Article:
When my neighbor told me he was worried about how his garden would fare while he was out of town I told him not to worry, I would take care of it. I said it without thinking, because no matter how long I spend in California, I will always be an Iowan. I was lucky to be raised somewhere acts of thoughtfulness and generosity are common. I could list dozens of instances when I didn’t ask for help but it was given to me without asking, and if your roots are in Iowa, my guess is so can you.
But it wasn’t just Iowa generally that taught me what I needed to know, it was northwest Iowa specifically. I grew up on the north side of Sioux City walking to M.G. Clark with a small group of tow-headed kids. I can drive the hilly stretches of C60 and River Road that take you to Cherokee where my father was raised by heart. People in California have no idea where this is. It’s annoying, but northwest Iowans don’t particularly care if someone knows where their hometown is.
I wasn’t taught to speak ill of people in public, but I have to say this, Rep. Steve King has raised the profile of my home region and hometown in ways I couldn’t have predicted. People I love are becoming known for virulent hatred and close-mindedness. Our values for hard work, honest dealing, and a willingness, always, to help our neighbor without being asked, are being replaced with something I don’t recognize. We are losing something important. Call it self-reliance that also embraces compassion, or call it basic Iowa decency. I fear we will soon lose it for a long, long time.
I remember the Farm Depression in the 80s, the drought and the foreclosures. Many years later, with so much fertile land, and so many hard working people, it can feel like northwest Iowa should not be struggling with sinking commodities prices, a stressful trade war, health care that keeps getting more expensive, and roads that have needed repair for far too long. Many voters made a rational choice in 2016 to test a theory that someone from the business world could right a ship that can feel like it is little by little, every year, getting more off course.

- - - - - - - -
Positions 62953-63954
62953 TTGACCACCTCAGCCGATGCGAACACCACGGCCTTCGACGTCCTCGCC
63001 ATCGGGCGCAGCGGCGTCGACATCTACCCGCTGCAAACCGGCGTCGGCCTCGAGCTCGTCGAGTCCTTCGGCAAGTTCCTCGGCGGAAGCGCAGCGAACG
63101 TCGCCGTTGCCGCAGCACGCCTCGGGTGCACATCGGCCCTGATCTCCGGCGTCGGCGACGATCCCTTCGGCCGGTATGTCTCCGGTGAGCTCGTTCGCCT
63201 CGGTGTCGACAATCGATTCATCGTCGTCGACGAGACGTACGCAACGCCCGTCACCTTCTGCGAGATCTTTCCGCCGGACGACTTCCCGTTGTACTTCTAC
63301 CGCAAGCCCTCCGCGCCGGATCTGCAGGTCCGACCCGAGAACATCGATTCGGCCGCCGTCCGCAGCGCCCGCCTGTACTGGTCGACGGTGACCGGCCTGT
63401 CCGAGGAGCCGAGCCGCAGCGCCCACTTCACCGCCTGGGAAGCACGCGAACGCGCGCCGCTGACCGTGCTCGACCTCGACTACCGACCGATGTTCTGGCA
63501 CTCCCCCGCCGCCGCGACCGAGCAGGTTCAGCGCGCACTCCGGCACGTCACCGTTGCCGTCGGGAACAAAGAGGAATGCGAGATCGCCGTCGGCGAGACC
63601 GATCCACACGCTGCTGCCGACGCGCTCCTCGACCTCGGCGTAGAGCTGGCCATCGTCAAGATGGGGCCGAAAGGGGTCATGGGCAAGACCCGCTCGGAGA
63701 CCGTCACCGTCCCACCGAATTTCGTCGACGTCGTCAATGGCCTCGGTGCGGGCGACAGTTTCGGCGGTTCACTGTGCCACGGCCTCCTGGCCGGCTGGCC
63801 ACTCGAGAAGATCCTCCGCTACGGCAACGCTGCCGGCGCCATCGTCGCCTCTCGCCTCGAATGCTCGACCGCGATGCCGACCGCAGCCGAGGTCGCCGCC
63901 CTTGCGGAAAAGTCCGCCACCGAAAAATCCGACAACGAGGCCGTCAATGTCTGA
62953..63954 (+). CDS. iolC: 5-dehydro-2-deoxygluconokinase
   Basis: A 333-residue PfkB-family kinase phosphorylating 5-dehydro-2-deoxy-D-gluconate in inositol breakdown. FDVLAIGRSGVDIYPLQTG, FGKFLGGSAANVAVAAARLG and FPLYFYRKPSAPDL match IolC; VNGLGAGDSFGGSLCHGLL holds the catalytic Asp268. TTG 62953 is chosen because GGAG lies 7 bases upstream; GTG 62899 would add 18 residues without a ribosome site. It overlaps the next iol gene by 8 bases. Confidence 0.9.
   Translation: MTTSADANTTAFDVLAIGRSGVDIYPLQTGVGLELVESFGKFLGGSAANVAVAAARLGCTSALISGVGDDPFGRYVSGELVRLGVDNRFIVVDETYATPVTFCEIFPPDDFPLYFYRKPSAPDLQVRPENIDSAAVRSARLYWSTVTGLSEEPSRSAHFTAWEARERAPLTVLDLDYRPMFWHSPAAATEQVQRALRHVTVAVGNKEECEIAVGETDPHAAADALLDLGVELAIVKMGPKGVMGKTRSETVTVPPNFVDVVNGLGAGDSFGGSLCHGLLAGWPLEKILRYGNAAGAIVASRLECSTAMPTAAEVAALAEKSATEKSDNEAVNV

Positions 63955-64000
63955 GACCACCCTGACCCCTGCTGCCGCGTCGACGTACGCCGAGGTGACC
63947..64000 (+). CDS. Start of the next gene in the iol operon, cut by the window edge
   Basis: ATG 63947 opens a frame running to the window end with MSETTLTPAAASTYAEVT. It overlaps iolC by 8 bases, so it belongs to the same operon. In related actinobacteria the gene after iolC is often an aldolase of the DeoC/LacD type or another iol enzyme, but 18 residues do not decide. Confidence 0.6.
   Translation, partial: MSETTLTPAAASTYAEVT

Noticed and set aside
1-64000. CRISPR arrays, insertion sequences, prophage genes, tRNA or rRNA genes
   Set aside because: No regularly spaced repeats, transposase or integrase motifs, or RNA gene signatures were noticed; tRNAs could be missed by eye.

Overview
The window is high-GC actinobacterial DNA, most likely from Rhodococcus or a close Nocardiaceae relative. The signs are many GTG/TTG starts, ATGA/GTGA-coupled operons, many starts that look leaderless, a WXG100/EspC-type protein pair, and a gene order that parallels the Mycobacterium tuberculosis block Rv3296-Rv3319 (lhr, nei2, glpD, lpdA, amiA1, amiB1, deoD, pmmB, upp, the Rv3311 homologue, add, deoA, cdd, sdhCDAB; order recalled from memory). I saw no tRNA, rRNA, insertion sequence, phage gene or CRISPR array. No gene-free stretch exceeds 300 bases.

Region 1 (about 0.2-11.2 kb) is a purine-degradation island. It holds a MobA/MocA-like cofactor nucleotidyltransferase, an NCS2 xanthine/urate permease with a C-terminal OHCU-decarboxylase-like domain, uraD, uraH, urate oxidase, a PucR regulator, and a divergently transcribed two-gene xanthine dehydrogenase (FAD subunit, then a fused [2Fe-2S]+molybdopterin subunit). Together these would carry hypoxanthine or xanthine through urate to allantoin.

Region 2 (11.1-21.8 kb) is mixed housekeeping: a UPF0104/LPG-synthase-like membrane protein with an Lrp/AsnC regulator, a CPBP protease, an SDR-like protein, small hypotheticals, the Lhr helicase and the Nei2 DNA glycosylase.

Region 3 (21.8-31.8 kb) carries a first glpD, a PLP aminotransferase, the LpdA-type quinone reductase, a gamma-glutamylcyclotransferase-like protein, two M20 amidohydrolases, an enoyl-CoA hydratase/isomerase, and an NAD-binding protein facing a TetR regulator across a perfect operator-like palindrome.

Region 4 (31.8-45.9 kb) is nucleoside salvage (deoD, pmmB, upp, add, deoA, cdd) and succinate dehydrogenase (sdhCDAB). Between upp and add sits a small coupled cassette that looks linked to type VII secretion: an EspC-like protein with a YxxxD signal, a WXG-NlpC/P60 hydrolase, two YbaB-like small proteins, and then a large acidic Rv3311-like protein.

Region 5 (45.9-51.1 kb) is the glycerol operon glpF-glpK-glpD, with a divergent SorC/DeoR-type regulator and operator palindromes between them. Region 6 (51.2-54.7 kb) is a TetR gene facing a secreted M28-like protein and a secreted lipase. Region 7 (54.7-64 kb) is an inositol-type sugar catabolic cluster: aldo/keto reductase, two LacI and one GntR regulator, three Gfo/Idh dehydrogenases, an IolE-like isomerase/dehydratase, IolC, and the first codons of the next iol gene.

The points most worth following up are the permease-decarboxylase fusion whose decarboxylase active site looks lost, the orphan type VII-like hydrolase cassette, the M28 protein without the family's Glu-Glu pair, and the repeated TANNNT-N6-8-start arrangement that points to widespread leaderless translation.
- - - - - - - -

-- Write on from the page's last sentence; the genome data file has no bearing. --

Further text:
But I know you did not vote for this. You did not vote for a trade war that could hurt unestablished farmers, leading to more consolidation of land ownership. No one voted to neglect the roads necessary for every piece of the region’s economy. Northwest Iowa did not vote for two more years of Steve King spending time with extremist European leaders over spending time listening to District 4’s voters.
The people who raised me to care for my neighbors, the people who sent so many cards to my mother while she was being treated for cancer that the mailman brought them wrapped in a thick stack wrapped in a rubber band every day for months, the people who do the hard work, who do the country’s heavy lifting, did not vote for bigotry and violence.
I am writing this letter because J.D. Scholten offers a new road. It’s both a way back to what is remembered, and a way forward. He supports policies that will strengthen rural economies, put new foundations in infrastructure, and create better solutions for health care and education. I hope you’ll vote for him on November 6th.
Rev. Elizabeth E. Blair
Santa Rosa, CA